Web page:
Grant program helps Alaska summer camps restart after lost year

Children draw at the Kindergarten Boot Camp at Harborview Elementary School in summer 2018. It was the first year the Juneau School District put together the school-readiness camp.
Children draw at the Kindergarten Boot Camp at Harborview Elementary School in summer 2018. It was the first year the Juneau School District put together the school-readiness camp. (Molly Hillis/Juneau School District)

Summer camps are getting a little help this year from the Alaska Department of Health and Social Services in the form of one-time grants. The Alaska Community Foundation and the Rasmuson Foundation are helping to administer the program, which sent out about $1.26 million in aid last week to various camp programs all over the state.

There was enough need that the grant program is now open again through June 22, this time with help from the Municipality of Anchorage. Eleanor Huffines is the vice president of programs and grants with the Alaska Community Foundation.

“We started to receive a number of calls from people who just missed the opportunity and were still looking for support,” she said. “And that’s why the state, the Municipality of Anchorage, Rasmuson, and the ACF got together said, ‘Let’s open up another grant cycle. It’ll be smaller, we won’t have as much funding, but there’s still some need and people who missed the first opportunity, so we’re going to do our best to get the word out and get it out the door quickly.”

The first round of funding went quickly, and some people who were eligible didn’t hear in time to apply. Huffines said this round of funding is open until June 22, with plans to get it out to applicants by July 1.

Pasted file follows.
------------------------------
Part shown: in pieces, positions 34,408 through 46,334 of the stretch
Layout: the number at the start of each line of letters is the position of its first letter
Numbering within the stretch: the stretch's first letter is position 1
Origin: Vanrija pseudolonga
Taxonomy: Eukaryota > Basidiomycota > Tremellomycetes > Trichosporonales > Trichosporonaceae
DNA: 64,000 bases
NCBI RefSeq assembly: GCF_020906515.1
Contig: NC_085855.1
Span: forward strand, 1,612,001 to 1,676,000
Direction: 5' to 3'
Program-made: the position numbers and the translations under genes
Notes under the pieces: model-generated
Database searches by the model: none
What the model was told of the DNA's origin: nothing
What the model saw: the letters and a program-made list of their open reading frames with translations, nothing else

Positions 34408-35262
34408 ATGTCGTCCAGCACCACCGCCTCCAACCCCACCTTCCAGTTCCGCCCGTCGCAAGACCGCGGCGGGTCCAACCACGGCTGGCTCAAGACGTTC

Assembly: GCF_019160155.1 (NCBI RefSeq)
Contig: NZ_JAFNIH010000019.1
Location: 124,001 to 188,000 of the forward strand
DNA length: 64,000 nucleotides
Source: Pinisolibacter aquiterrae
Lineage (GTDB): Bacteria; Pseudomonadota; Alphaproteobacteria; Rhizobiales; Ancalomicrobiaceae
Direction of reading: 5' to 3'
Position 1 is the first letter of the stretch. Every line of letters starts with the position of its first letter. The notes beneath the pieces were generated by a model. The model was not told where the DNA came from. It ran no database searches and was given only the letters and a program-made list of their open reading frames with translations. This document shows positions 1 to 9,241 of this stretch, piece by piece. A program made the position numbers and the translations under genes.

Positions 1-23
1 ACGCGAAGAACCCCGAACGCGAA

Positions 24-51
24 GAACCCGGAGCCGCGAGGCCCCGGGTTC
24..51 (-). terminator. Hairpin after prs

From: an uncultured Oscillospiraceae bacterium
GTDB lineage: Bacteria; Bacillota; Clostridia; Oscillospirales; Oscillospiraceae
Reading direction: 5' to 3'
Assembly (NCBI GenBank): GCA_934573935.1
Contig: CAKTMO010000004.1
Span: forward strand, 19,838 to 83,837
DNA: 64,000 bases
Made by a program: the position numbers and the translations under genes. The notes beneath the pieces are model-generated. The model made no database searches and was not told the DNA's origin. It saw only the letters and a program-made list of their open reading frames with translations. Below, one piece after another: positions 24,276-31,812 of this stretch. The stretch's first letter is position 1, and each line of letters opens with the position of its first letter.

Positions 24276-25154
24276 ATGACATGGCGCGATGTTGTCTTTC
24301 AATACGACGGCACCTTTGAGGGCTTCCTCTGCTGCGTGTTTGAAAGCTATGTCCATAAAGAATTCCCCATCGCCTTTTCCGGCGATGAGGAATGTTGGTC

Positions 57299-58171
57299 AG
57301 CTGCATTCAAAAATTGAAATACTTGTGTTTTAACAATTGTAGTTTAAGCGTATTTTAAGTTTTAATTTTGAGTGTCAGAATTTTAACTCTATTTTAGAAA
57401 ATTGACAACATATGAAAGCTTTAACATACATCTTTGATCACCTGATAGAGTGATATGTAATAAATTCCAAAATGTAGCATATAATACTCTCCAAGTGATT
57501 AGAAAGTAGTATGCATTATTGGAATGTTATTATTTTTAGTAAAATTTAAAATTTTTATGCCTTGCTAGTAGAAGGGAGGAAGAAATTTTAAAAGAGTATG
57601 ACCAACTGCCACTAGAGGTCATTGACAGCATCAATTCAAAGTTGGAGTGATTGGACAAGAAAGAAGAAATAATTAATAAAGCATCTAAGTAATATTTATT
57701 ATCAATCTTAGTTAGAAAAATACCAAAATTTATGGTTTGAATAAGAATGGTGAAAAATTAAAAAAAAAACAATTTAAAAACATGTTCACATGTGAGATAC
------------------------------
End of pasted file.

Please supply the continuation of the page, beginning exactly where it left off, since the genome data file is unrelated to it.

The Rasmuson Foundation originally pitched the idea to support summer camps and quickly got about $1.5 million in requests. Summer camps came up as a major need, with last year’s loss in revenue leading to staff layoffs and lower revenues. The state chipped in with about $1 million from its leftover CARES federal aid. This second round comes from the same partnership, but the Municipality of Anchorage is bringing in some of its funds from the American Rescue Plan. Huffines said it’s a smaller amount of money for the grants this time, but the administrators hope it will help meet some of the need.

“I think there’s a general support for youth,” she said. “I think there was a recognition that as the pandemic is ongoing there continue to be needs as parents are getting out of work and youth are out of school. I think the summer was really  about looking at the needs across the state and the timeline for youth being out of school and parents going back to work, and kids also needing more engagement and fun now that people are getting vaccinated and there is more ability to get together.”

Last summer left many parents at a loose ends with their kids. School had been out since March, but the annual flood of summer camps, festivals, fun runs and other activities were all cancelled because of the COVID-19 pandemic. This year, it looks like there won’t be any shortage of things to do again.

With reported COVID-19 cases dipping below 100 statewide each day, most of the state is reopening. And many of the organizations that cancelled their programs last year are able to come back this summer.

Huffines said anyone interested in applying for the summer camp grants can find more information about them online or can call the Alaska Community Foundation.

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